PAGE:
Observe that both “socialism” and “fascism” involve the issue of property rights. The right to property is the right of use and disposal. Observe the difference in those two theories: socialism negates private property rights altogether, and advocates “the vesting of ownership and control” in the community as a whole, i.e., in the state; fascism leaves ownership in the hands of private individuals, but transfers control of the property to the government.
Ownership without control is a contradiction in terms: it means “property,” without the right to use it or to dispose of it. It means that the citizens retain the responsibility of holding property, without any of its advantages, while the government acquires all the advantages without any of the responsibility.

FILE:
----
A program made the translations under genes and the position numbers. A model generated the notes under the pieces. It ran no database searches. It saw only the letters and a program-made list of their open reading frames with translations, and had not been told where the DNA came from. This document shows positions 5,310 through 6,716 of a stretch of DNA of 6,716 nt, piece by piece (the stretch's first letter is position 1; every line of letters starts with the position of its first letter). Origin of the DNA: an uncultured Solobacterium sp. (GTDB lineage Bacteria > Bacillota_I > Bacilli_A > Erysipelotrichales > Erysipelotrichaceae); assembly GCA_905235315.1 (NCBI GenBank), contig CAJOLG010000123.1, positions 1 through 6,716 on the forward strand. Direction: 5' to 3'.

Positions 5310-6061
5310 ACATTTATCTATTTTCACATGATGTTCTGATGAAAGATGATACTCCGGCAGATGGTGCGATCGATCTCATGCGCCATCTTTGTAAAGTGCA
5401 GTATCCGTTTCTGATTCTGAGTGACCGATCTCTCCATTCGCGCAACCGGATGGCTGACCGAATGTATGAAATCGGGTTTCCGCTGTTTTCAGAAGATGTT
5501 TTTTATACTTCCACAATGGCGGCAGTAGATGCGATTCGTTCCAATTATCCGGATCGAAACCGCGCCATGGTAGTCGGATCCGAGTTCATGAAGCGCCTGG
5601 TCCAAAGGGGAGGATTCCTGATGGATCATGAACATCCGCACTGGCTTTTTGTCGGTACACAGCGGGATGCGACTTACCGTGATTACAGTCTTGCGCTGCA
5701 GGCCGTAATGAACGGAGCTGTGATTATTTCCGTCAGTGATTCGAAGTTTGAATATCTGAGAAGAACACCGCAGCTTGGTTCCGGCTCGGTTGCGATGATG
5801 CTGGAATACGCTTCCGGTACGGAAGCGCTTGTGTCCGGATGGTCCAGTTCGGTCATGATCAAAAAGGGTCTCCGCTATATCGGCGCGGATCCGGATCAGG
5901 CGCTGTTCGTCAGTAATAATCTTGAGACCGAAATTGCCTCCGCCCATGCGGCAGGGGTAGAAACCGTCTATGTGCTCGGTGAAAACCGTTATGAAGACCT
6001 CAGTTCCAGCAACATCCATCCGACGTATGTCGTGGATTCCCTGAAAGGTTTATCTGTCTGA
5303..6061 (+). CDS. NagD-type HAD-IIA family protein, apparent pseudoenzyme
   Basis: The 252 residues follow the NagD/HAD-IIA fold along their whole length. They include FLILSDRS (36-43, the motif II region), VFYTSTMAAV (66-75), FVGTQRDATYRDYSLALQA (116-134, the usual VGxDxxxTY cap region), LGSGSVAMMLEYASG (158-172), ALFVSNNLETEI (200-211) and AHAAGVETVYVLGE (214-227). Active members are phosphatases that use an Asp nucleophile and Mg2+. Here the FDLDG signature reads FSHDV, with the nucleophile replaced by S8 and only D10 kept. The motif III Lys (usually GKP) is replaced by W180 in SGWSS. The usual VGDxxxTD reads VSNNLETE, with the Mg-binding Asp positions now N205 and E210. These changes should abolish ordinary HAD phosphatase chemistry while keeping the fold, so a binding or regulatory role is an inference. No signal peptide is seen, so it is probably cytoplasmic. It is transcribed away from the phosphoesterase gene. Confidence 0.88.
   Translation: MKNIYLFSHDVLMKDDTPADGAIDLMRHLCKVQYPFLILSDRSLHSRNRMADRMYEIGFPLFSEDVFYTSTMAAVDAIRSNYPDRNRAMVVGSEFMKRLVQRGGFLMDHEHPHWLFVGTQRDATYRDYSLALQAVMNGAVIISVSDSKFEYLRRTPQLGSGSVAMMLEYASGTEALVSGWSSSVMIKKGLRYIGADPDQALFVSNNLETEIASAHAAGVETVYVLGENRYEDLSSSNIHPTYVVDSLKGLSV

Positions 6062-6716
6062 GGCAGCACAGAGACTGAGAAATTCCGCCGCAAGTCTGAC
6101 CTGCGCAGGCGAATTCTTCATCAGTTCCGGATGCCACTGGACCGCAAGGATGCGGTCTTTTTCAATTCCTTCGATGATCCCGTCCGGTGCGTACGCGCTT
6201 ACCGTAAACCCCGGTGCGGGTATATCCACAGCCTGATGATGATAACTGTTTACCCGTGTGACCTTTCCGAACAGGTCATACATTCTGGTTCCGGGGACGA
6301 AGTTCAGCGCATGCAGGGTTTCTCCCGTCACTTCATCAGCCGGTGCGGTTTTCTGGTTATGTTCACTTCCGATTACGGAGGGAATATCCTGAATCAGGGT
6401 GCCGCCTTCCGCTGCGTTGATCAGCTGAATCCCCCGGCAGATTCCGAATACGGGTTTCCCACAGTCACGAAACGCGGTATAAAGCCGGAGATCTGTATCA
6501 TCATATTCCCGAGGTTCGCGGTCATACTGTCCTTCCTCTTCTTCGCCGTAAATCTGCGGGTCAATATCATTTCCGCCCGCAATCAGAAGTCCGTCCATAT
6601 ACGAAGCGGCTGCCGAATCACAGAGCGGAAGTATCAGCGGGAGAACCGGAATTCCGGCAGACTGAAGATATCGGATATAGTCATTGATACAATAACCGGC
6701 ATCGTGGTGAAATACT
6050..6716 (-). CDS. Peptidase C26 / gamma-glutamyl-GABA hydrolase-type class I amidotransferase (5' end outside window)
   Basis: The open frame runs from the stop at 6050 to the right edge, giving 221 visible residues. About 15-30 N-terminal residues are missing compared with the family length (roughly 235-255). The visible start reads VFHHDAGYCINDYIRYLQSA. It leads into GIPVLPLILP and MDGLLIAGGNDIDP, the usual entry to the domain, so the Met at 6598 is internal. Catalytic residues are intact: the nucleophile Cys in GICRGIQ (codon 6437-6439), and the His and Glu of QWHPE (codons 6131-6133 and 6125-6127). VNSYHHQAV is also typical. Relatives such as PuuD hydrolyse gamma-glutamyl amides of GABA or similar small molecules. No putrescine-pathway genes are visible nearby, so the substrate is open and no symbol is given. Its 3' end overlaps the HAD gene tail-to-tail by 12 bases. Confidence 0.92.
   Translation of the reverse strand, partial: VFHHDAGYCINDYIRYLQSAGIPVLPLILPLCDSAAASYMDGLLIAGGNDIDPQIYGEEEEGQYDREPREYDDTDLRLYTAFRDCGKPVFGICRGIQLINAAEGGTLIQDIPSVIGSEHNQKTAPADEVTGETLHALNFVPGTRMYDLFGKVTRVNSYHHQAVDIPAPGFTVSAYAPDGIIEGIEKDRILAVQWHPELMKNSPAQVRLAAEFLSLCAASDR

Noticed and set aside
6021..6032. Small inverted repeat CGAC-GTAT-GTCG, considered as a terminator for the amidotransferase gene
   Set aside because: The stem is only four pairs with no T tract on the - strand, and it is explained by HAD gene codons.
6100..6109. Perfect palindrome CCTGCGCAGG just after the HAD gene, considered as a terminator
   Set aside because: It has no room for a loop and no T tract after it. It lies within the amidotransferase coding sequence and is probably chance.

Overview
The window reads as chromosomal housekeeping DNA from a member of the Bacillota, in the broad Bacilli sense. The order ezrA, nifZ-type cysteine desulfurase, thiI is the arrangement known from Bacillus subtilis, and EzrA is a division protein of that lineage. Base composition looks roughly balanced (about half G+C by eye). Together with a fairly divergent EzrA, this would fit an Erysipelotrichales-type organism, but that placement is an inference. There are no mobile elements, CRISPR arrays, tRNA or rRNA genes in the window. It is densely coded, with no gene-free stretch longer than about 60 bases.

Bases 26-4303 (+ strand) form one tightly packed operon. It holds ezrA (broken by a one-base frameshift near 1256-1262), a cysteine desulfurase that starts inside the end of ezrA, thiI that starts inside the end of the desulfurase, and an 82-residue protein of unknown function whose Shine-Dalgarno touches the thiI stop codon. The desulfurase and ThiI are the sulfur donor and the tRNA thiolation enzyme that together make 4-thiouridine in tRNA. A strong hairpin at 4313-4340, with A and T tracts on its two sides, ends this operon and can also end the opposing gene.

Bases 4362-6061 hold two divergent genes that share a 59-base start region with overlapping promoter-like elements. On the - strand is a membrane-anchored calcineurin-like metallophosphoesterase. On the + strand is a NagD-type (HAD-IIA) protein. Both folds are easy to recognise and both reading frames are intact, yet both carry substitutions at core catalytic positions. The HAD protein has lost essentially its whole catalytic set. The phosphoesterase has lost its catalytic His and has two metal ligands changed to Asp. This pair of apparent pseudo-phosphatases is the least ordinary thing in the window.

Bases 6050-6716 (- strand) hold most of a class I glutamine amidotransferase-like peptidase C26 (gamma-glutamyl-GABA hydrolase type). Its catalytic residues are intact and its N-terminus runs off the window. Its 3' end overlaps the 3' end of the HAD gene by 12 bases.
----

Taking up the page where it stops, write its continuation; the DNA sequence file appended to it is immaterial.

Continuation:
In this respect, socialism is the more honest of the two theories. I say “more honest,” not “better”—because, in practice, there is no difference between them: both come from the same collectivist-statist principle, both negate individual rights and subordinate the individual to the collective, both deliver the livelihood and the lives of the citizens into the power of an omnipotent government —and the differences between them are only a matter of time, degree, and superficial detail, such as the choice of slogans by which the rulers delude their enslaved subjects.